Sometimes slimness and weight are a priority for people. My wife has a 11.6" MacBook Air and she takes it everywhere. She carries it around with her at work and travels internationally with it. The thinness and lightness is well worth the price. It's an excellent machine. Though I love still love it, it makes my Dell Mini seem downright chunky.
  • -2 Hide
    wolfram23 , December 22, 2010 6:01 PM
    PC = personal computer, yeah? How then is Mac not a PC, and how is PC synonimous with Windows?
    I mean I get that that is the current way it is, but it really doesn't make sense.
  • 1 Hide
    fellskrazykayaker , December 22, 2010 6:08 PM
    Wolfram23PC = personal computer, yeah? How then is Mac not a PC, and how is PC synonimous with Windows? I mean I get that that is the current way it is, but it really doesn't make sense.

    Mac is a generally accepted jargon term meant to differentiation hardware that is normally meant to run Mac OS X from typical PC hardware. But YES, I think we all get that Macs are a subset of PCs.
  • 0 Hide
    Anonymous , December 22, 2010 6:09 PM
    I think PC = personal computer got associated with computer for the masses, at Mac's price point it has never been seen as a computer for the masses but as a computer for the elite.
  • 1 Hide
    christop , December 22, 2010 7:05 PM
    I don't want to repair one..
  • 2 Hide
    jimmysmitty , December 22, 2010 7:12 PM
    Wolfram23PC = personal computer, yeah? How then is Mac not a PC, and how is PC synonymous with Windows? I mean I get that that is the current way it is, but it really doesn't make sense.


    You have to consider that there was a time when a Mac was nothing like a PC. It used to have specialized components that were not available to the masses, such as the old PowerPC CPUs from IBM. They were even more proprietary than they are now.

    Now they use x86 Intel based CPUs but are still proprietary and do not allow for the same customization. So because of that major difference back then, PC was always known to be the Windows based computer than you could customize.

    Also back then Macs were normally only used in very special cases and not as often by the general public. Mostly in music and video editing but now most Windows based PCs can do the same thing as a Mac so it really has no specialty.

    No matter what happens it will always be Mac and PC (Windows) not Mac and Windows.

    gorillateetsI bet these slim laptops will be a major pain to work on. Count me out. I'd rather have more performance and sacrifice a tiny bit of convenience. This will be for morons.


    I personally hate laptops. I just never understood them. I mean in most cases these days your cell phone can do the majority of what a laptop was designed for. Hell my LG Ally has ThinkFree Office which allows me to view, edit and create open word, excel and many more file types.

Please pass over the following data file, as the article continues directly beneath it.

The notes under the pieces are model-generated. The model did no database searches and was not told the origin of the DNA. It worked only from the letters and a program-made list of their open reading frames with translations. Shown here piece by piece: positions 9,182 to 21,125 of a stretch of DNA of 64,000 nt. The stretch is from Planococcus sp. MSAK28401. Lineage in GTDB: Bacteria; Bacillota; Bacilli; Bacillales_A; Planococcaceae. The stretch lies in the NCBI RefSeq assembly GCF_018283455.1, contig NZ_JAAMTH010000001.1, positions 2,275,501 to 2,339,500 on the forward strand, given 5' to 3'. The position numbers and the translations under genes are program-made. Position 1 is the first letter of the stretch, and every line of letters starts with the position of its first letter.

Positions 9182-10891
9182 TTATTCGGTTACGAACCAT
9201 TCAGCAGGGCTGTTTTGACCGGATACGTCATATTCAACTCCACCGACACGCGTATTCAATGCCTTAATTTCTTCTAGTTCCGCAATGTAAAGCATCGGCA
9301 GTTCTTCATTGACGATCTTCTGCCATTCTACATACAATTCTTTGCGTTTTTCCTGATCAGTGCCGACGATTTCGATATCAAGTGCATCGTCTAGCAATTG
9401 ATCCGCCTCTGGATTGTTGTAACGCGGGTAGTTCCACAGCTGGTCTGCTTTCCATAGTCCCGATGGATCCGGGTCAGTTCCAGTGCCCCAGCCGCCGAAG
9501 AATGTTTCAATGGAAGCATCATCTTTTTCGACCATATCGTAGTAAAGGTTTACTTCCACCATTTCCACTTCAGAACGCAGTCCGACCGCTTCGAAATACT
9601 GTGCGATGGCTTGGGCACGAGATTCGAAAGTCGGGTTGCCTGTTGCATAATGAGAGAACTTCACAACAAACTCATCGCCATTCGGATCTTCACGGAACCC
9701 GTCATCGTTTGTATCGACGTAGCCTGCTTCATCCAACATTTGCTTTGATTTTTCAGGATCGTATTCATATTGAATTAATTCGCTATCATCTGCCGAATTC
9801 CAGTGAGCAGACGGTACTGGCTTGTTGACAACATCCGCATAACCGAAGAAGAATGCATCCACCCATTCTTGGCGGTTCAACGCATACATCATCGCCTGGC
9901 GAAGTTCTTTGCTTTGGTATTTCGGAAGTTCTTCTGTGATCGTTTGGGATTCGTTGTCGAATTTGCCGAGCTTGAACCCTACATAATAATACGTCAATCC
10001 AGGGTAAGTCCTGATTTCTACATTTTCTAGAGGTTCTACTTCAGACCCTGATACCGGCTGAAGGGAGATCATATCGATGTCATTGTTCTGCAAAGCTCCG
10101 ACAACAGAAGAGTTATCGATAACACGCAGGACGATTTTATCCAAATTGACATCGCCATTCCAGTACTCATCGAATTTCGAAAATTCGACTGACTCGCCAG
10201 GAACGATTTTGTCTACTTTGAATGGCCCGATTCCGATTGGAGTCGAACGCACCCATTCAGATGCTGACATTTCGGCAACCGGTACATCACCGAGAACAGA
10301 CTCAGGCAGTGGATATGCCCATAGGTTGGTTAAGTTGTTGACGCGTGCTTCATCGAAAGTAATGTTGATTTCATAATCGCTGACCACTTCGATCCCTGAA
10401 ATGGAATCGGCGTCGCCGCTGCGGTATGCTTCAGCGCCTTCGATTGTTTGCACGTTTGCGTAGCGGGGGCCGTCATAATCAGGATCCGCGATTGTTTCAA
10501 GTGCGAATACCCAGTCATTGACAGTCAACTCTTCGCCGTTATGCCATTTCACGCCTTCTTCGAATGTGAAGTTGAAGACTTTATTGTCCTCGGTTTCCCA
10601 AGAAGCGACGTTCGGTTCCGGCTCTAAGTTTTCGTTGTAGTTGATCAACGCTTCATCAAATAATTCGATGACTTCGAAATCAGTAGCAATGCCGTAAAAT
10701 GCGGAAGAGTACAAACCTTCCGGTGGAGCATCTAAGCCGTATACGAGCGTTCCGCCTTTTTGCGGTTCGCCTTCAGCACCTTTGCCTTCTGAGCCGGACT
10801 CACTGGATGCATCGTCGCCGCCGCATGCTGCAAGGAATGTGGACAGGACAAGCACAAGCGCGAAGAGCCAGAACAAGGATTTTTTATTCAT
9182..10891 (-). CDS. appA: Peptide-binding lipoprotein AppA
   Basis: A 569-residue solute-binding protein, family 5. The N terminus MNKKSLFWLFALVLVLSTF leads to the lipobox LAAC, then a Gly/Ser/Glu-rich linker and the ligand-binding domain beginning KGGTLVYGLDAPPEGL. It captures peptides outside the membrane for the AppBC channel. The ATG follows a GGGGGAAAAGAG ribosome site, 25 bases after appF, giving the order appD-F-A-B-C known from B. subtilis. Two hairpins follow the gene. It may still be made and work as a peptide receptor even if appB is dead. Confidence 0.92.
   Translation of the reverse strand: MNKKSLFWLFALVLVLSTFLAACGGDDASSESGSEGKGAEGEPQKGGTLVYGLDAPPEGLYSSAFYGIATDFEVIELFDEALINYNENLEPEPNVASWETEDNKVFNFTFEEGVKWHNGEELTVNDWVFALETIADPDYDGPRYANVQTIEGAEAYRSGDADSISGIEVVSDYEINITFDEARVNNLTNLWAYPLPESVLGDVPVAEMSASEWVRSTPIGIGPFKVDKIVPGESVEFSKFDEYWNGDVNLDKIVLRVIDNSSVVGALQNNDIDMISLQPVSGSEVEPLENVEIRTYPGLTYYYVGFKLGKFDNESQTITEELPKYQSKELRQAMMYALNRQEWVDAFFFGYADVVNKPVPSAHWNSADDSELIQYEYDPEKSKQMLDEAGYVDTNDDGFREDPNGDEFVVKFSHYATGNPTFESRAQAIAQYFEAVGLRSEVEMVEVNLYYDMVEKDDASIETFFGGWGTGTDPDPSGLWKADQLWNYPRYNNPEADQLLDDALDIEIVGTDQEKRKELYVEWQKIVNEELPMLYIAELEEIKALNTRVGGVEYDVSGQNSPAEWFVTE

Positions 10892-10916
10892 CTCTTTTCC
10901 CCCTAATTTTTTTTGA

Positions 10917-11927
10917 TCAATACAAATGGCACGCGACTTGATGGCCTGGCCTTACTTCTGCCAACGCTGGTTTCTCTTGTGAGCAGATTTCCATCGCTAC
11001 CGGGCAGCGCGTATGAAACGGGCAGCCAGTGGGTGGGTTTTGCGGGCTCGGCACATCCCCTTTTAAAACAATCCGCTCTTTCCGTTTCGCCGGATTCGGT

As for working on them, I have very large hands so that may attribute to why I dislike them. I love full sized keyboards like my Logitech G15 and larger mice like my Logitech G500.

    if anything the worst part about thinner laptops is the fact that repairs are extremely hard. A regular laptop can be pretty difficult with very few being easy. The easy ones have panels to access all components while the majority don't and need to be taken apart.

    For the Macs its that plus the extreme cost. A normal laptop inverter cost about $10 bucks. A Mac inverter costs at least $50. The Asus and other kind wont have the same major price markup a Mac does but they will become harder to work on which will add to labor costs. I normally charge $65 on a pretty easy laptop for labor but the hard ones, the ones you have to take entirely apart just to get to the screen for example, I charge $95.
  • 1 Hide
    bystander , December 22, 2010 7:18 PM
    Quote:
    I think PC = personal computer got associated with computer for the masses, at Mac's price point it has never been seen as a computer for the masses but as a computer for the elite.


    Even Apple themselves had a whole series of comercials advertising Windows machines as PC's and their own systems as Mac's. It's an industry term that even the manufacturers use. PC may stand for personal computer, but it's a label that these companys came up with to describe the Windows machines.

    No need to be so litteral.
  • -1 Hide
    dextermat , December 22, 2010 7:57 PM
    i don't care about look: i want quality at a good price: basically no company but maybe Asus does that.... but i guess not anymore